My latest passion project revolves around inquiry. I like the idea that students should be asking more questions than teachers do in a day. Parents at Open House hear me say instead of asking your child what they learned in school today, how about asking them what questions they asked today?
I like planning projects based on what they would like to learn more about. This year I consciously encouraged questions more than I usually do. I can see such a difference in their conversations. For example, we went on a field trip recently and they were asking each other "how tall do you think that building is?", "where do you think those people are going?" as they are looking out the bus windows.
I recently came across this post: http://www.fusionyearbooks.com/blog/encourage-students-ask-questions/ from Terri and was inspired to try some of those ideas with my students. My favorite new one is to give them the answer and then ask them to come up with questions. I tried this with my Kinder kiddos expecting it to completely bomb-that they wouldn't get it. And then I get this:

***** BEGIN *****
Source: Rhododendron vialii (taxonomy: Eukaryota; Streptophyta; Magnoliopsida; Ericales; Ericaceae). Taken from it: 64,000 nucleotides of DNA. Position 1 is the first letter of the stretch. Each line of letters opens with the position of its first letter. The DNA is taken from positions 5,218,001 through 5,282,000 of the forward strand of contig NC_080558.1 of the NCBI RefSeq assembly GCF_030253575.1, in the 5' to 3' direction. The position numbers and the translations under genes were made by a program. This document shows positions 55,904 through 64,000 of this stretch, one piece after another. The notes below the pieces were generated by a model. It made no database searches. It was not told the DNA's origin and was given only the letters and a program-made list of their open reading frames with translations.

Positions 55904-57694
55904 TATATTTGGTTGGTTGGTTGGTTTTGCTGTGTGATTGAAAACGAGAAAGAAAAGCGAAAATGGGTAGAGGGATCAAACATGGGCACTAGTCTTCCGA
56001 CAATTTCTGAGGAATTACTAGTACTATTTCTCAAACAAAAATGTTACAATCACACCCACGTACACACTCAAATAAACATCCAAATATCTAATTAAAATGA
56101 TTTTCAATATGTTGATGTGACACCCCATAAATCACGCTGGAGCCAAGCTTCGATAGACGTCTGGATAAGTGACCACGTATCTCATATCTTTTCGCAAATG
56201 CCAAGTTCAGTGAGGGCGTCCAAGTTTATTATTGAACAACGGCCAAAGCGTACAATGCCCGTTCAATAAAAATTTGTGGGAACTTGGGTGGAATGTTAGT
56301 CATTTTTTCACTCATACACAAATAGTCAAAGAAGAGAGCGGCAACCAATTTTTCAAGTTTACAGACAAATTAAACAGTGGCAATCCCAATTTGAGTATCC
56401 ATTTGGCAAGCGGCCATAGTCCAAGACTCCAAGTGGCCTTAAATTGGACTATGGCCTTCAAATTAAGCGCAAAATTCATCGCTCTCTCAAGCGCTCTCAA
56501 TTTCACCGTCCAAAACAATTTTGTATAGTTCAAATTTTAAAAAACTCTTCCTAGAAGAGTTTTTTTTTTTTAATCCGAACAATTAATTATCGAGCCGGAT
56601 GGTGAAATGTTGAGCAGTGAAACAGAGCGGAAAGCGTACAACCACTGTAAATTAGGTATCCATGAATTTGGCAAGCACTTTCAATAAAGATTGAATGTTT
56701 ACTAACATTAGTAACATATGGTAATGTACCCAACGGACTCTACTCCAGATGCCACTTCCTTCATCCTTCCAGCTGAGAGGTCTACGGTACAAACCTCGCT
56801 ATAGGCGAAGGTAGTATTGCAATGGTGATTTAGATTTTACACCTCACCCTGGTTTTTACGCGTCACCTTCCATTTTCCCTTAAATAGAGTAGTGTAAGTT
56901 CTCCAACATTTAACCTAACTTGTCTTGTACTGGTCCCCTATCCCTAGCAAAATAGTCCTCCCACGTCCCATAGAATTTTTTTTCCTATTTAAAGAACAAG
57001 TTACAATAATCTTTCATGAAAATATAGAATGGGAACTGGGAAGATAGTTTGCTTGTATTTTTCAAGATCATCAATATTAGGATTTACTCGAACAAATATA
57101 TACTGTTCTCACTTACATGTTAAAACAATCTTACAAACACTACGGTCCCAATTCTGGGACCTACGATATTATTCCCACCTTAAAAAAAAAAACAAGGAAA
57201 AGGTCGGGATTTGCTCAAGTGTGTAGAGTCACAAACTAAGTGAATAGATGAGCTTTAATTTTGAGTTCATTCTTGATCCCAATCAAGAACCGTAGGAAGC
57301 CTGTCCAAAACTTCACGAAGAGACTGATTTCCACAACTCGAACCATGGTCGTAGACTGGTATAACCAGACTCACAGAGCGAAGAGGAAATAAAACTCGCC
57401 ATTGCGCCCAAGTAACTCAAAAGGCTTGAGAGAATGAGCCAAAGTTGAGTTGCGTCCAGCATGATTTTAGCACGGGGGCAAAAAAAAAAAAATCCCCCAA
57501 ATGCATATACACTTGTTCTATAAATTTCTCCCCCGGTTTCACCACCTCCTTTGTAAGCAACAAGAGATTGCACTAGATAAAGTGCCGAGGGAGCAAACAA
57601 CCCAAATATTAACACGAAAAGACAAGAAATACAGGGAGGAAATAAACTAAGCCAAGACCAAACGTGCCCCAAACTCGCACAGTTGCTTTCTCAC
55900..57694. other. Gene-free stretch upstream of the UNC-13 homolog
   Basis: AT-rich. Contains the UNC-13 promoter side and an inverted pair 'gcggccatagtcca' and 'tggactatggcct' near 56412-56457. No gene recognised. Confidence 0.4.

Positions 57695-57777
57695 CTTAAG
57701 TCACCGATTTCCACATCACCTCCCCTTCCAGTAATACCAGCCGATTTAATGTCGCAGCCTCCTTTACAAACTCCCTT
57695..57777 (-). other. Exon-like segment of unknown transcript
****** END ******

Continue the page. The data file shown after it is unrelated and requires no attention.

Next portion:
(Please ignore the handwriting-my Smartboard won't calibrate-that and being a lefty to begin with-I cringe looking at that handwriting! :)
This is one of those ideas where I think why didn't I think of that. It seems so simple. And I immediately knew that they had been paying attention to those lessons on Washington. We do this several times per week now.
So to extend it a bit further, we started Inquiry Journals. Today was our first entry. I asked them to write about any question they had. I'm going to take a few and incorporate them into some lessons on how to research the answers. Here's what they came up with:
I wonder why turtles always go slow?
I wonder if I became in the Olympics?
I wonder what tv's are made out of?
So I'm still playing around with it, trying some new things. If anyone has any ideas of how they incorporate inquiry in their classes I'd love to hear them! :)